The portrait is part of a promotion shoot. The sitter is placed in what looks like an outdoor staircase. In the background we can spot buildings that have few windows. This is obviously the yard of an industrial building. We can assume that, too, because of a piece of writing that is visible in the shot, to the left of the sitter’s waist: “No escape” – this seems to be some kind of warning sign in the industrial environment this shot was taken in. The sitter is leaning with his back against a wall. He has folded his arms across his stomach and shows his left thumb sitting on his right upper arm with the thumb pointing up. He is leaning back in a relaxed fashion.
The shot is most likely lit with available light from the right; the left half of his face is nonetheless slightly obscured by shadow. There might be a bit of fill light from the left – a reflector, maybe, but not enough to cancel out the shadow. The photographer is taking this photo from a slightly higher point than the sitter’s position, thereby forcing the sitter to look up. The photographer has composed the image in such a way that the sitter is not in the centre but takes up space on the right hand side of the image.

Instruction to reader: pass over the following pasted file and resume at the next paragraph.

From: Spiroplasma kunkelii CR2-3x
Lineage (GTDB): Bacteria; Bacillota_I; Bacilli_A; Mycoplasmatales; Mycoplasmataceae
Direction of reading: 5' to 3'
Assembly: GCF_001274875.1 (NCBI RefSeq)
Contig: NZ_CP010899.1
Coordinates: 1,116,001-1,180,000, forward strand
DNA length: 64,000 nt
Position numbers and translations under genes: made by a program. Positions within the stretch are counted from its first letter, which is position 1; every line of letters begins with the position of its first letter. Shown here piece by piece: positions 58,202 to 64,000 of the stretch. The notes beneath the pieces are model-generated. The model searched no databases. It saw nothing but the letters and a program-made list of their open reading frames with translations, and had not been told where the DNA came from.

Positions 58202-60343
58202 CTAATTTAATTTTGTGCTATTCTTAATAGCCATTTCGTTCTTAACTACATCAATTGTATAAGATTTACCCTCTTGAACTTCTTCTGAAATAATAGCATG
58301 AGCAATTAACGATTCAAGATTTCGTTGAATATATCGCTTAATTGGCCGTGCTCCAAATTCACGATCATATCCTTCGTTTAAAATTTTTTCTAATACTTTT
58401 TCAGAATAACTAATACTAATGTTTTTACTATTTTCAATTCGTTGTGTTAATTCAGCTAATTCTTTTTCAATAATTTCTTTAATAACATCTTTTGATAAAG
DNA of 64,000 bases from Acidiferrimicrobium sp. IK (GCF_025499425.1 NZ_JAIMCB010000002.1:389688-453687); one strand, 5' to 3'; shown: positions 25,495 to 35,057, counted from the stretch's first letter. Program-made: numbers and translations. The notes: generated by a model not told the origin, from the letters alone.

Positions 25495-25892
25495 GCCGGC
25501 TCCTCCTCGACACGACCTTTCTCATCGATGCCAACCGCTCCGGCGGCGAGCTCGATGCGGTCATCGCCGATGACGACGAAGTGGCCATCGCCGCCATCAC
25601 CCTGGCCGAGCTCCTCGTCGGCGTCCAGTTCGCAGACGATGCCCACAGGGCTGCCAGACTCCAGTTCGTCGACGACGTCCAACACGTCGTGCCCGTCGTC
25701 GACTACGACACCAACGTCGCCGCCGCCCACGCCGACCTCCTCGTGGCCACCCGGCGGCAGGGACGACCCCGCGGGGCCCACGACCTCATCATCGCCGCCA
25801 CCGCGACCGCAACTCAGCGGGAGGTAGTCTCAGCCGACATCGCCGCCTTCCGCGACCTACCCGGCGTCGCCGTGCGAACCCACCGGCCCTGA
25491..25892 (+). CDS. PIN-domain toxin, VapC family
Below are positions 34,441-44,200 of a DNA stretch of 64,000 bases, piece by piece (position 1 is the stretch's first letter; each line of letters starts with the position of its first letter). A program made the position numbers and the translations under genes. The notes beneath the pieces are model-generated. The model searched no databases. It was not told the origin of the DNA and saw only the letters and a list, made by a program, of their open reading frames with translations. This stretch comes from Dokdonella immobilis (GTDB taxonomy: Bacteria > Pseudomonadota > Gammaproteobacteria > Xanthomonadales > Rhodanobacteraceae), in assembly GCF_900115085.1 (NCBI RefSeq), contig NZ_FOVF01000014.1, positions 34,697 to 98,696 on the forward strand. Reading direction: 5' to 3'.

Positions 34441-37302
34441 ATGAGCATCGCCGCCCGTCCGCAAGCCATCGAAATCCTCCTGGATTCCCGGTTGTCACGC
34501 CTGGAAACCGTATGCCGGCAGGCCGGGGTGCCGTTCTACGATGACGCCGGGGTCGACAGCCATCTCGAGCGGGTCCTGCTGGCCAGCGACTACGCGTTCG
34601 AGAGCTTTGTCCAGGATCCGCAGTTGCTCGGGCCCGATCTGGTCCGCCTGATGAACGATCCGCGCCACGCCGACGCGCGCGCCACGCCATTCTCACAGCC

For a portrait the image is unusally composed: Conventionally the most important object/subject of an image will be placed in the centre. Here, the photographer – either on location or during post-production – has framed/cropped the shot in such a way that sitter and writing counterbalance each other. He has also taken care that the colours in the environment match the sitter’s clothes – the blue shirt and denims work well against the blue paint of the wall. The colours of the buildings in the background are washed out due to receiving the correct kind of exposure on the main part of the image – the sitter.
What does it all mean?
We have a number of elements to look at: a) the environment/location, b) the pose; c) the vantage point of the photographer; d) the styling of the sitter; e) lighting.
And that, I am sorry to say, we will do in the next instalment of this semiotic analysis of a portrait. This post is becoming far too long. But hey, feel free to
gawk look at the lovely portrait of the even lovelier Richard Armitage. I sure will… 😉